Instead, solidarity with the Palestinians has shifted online and gone global, a virtual Arab street that has the potential to have a wider impact than the ones in Middle Eastern cities. The online protesters have linked arms with popular movements for minority rights such as Black Lives Matter, seeking to reclaim the narrative from the mainstream media and picking up support in Western countries that have reflexively supported Israel.

While core support for Israel remains broad and deep in the United States, a growing number of Democrats appear comfortable applying more skepticism to one of the United States’ closest allies, and are pressuring President Biden to do the same. Even if there are signs of a shift among some Democrats, backing for Israel still has strong bipartisan support, bolstered by Jewish and evangelical groups with influence in Washington.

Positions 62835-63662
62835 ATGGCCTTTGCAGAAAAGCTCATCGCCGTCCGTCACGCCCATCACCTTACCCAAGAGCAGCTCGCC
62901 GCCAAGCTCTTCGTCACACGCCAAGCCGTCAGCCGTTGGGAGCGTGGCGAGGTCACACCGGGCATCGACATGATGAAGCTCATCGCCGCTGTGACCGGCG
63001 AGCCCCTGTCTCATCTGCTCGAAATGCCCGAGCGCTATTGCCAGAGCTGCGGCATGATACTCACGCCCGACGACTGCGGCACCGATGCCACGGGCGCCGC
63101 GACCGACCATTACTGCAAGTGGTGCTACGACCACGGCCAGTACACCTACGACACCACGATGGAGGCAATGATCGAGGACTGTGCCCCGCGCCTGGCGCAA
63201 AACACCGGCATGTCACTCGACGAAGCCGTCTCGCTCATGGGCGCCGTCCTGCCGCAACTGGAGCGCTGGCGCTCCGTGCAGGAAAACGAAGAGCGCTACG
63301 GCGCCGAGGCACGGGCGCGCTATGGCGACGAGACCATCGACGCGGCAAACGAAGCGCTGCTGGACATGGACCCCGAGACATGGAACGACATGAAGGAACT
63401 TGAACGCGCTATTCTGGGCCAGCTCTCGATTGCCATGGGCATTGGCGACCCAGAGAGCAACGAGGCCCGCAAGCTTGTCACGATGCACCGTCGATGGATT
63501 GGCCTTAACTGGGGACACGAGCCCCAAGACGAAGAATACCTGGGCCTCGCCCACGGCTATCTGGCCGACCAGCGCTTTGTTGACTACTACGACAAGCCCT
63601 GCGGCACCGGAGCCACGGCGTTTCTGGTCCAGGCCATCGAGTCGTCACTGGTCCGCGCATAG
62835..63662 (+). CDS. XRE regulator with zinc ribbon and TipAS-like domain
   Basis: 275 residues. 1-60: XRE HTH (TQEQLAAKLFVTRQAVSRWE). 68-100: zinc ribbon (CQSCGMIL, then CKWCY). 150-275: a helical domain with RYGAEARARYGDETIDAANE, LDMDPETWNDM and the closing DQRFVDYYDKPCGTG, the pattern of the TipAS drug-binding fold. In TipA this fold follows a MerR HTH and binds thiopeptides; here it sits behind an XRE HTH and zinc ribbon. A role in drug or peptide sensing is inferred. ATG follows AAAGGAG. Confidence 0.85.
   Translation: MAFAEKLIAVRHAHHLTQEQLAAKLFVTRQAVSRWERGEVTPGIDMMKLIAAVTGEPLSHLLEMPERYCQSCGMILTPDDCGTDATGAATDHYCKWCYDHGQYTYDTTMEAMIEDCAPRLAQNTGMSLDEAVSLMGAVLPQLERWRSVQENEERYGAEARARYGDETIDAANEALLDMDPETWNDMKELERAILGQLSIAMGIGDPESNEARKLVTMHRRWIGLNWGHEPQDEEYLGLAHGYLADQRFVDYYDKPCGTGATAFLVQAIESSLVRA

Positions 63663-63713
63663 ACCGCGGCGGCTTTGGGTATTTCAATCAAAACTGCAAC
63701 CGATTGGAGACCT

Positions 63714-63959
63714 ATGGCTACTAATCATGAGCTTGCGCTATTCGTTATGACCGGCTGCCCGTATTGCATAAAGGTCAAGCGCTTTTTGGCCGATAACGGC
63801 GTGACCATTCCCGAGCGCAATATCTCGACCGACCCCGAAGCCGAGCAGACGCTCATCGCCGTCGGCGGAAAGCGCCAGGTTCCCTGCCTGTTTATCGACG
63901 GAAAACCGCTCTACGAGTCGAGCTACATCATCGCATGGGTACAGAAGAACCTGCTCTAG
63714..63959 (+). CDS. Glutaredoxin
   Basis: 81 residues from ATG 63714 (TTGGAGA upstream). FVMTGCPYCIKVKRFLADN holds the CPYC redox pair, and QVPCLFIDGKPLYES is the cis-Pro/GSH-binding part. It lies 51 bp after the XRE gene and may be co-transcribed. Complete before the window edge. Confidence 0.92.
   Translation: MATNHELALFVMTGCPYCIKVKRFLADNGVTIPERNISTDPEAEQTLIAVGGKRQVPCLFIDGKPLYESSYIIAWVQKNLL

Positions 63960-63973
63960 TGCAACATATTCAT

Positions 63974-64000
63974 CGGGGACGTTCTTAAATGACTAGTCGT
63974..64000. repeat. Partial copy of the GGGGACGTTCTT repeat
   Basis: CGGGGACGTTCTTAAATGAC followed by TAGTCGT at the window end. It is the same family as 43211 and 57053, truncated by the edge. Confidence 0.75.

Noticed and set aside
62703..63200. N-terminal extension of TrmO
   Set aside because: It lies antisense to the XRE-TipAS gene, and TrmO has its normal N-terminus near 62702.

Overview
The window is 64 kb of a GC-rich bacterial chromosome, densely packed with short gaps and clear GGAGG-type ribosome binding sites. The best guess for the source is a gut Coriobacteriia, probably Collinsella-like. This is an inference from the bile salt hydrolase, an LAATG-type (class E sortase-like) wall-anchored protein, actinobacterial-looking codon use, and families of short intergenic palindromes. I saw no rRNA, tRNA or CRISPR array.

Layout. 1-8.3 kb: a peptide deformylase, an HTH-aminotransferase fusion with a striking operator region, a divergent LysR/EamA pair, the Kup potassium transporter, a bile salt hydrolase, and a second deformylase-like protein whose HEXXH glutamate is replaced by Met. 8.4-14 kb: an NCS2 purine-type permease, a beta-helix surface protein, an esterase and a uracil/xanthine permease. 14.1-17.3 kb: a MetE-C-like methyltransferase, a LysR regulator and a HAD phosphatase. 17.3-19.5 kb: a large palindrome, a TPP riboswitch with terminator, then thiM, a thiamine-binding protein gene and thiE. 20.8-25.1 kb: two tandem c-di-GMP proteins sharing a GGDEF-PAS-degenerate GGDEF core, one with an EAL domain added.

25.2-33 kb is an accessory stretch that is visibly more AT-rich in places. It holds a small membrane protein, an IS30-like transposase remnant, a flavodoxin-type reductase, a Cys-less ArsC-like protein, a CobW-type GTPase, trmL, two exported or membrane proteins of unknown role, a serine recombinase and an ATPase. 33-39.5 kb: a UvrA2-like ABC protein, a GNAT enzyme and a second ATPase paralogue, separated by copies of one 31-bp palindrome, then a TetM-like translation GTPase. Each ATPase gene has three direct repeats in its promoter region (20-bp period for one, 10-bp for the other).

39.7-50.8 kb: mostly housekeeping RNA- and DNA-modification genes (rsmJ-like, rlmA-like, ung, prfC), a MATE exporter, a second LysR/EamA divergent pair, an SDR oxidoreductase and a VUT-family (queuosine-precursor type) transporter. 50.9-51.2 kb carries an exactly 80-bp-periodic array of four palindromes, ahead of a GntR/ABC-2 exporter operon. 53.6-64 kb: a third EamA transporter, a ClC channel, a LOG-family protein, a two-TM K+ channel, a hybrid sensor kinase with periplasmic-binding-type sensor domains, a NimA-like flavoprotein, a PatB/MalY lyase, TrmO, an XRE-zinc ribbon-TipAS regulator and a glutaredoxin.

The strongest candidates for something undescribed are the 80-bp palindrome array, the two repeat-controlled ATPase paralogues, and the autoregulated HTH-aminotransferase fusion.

The most remarkable sign of the evolution came this weekend, from Senator Robert Menendez, Democrat of New Jersey and the chairman of the Senate Foreign Relations Committee, who for years has prided himself as one of Israel’s most unshakable allies in the Democratic Party.

On Saturday, he said he was “deeply troubled” by the Israeli airstrikes that had killed Palestinian civilians and targeted a tower that housed media organizations, including The Associated Press.

His comments came as a group of more progressive Democrats intensified their criticism, including Representatives Alexandria Ocasio-Cortez and Rashida Tlaib, the first Palestinian-American elected to Congress.

As images of Sheikh Jarrah, destruction in Gaza and police raids on Al Aqsa Mosque in Jerusalem have barreled from Palestinian online platforms including PaliRoots and Eye on Palestine across Instagram, Twitter and TikTok, they have united a new generation of Arab activists with progressive allies, some of whom may not have known where Gaza was two weeks ago.

“Stand with the oppressed,” @diet_prada, an American fashion-criticism Instagram account cum social justice megaphone, wrote to its 2.7 million followers, in one of three posts over the last week highlighting Israeli actions against Palestinians.